Important early textual witnesses show John 9,38-39a to be absent. Because of the use of uncharacteristic vocabulary, the use of rare verb forms such as e¶fh and pistey¥w, and the unique confession of faith and worship of Jesus as “Son of Man” during his earthly life, John 9,38 has been said to stand outside Johannine theology. I argue that, although John 9,38-39a confronts the Gospel’s reader with uncharacteristic vocabulary, this does not necessarily imply that these words were added by a later hand under liturgical influence. Instead of standing outside Johannine theology, the confession of faith and the worship by the man healed from his blindness function as the first fulfilment of the proleptic prediction of the words in 4,23 kaiù gaùr oO pathùr toioy¥toyv zhtei˜ toyùv proskynoy˜ntav ayßto¥n. Then, I confront the absence of 9,38-39a with yet another text-critical problem in the larger pericope 9,35-41 — the replacement of the title yiOoùv toy˜ aßnurw¥ poy in 9,35 by yiOoùv toy˜ ueoy — and argue that these two text-critical problems cannot be separated from one another. Finally, I explore how the designation “Son of Man” functions within the framework of pistey¥w and proskyne¥w. The worship of the Johannine Jesus can hardly be seen as a goal in itself. Instead, it is an acknowledgement that the Father is made known in the person of Jesus (cf. 9,3), and hence is typically Johannine.
The program of Act 1,8 is carried through by the Twelve only in Jerusalem, Samaria and the Mediterranean coast, — but not «till the end of the earth». Their witness, however, is prolonged by the Seven of Jerusalem, the Five of Syrian Antioch, and the Seven companions of Paul of Act 20,4. Surprisingly, for everyone of the four groups of witnesses, the author narrates then the witnessing of only two of them. The narrative lacuna, apparently intentional since it recurs four times, allows Luke to involve the reader in reconstructing the spread of the gospel in all the directions for the remaining ten twelfths.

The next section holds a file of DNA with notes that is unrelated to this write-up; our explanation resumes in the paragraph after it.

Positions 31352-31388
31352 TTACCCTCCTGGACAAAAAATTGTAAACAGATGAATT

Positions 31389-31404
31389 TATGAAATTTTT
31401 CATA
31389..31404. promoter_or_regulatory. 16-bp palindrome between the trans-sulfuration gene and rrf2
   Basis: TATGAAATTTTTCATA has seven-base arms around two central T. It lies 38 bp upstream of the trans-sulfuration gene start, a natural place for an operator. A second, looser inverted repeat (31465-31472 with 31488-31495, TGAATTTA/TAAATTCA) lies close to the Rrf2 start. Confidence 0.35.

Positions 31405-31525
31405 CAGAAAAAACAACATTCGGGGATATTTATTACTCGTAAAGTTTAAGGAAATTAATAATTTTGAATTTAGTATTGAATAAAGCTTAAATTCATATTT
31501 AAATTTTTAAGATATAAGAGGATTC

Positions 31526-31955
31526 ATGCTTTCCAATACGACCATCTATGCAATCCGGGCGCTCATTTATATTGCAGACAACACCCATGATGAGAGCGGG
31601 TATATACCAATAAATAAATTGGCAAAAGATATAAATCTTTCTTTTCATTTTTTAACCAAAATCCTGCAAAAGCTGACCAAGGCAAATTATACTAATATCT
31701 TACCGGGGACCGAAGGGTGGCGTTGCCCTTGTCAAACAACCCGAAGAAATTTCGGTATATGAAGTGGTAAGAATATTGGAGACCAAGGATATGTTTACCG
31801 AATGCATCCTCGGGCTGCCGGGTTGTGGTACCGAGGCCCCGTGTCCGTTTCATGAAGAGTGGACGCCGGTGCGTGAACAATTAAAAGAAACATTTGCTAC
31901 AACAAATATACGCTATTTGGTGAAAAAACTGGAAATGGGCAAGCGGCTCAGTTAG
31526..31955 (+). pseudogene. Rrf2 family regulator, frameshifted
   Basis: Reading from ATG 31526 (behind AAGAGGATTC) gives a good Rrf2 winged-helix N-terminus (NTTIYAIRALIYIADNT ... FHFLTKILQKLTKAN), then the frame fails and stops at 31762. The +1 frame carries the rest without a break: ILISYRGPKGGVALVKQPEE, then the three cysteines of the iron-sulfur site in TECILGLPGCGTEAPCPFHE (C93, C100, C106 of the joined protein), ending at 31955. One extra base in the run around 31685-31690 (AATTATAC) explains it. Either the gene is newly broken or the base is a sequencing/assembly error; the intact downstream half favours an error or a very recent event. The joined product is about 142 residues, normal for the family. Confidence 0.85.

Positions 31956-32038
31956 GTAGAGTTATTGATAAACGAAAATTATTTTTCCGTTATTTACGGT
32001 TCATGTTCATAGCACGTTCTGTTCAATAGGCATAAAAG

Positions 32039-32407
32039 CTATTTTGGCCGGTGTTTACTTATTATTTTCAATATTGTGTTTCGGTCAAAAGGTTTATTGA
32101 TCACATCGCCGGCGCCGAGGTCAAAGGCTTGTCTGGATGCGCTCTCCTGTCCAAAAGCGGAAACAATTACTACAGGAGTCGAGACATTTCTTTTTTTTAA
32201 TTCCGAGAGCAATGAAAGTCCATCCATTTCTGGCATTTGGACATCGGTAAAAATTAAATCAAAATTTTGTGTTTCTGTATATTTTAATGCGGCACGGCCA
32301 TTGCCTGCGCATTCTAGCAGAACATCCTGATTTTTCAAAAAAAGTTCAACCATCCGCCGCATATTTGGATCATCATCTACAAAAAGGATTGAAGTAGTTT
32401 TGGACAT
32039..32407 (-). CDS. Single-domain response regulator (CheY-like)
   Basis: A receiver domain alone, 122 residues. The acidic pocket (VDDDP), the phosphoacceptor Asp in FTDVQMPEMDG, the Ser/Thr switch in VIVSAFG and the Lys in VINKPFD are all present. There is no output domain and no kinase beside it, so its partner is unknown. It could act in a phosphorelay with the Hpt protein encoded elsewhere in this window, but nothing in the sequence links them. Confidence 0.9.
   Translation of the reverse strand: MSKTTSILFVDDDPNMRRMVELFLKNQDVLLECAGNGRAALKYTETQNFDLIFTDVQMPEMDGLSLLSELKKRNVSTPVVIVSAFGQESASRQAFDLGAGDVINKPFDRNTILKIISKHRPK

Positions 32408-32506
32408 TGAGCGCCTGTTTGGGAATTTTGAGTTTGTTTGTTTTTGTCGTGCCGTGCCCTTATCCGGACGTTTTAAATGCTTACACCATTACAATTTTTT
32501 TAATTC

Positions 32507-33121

Hos 13,12 and Job 14,17 describe sins as tied in a bundle. Since other verses imply that sins serve as God’s own evidence against sinners, the common image in these two verses is best explained in light of evidence preservation procedures attested in Neo-Babylonian legal texts.
All Jewish religious teachers wanted sinners to repent; how one achieves this was disputed, as was Jesus’ choosing to associate with sinners in their houses and at their meals. Four times Luke describes Jesus as fraternizing with sinners, which violated Jewish pious practice. The first three times (chaps. 5, 7 and 15) Jesus underlines his motive for this conduct and its value; the fourth time (chap. 19), and rather late in the Gospel, Luke shows that indeed Jesus’ method proved true, i.e. the wisdom of his conduct was shown justified by repentant children of God.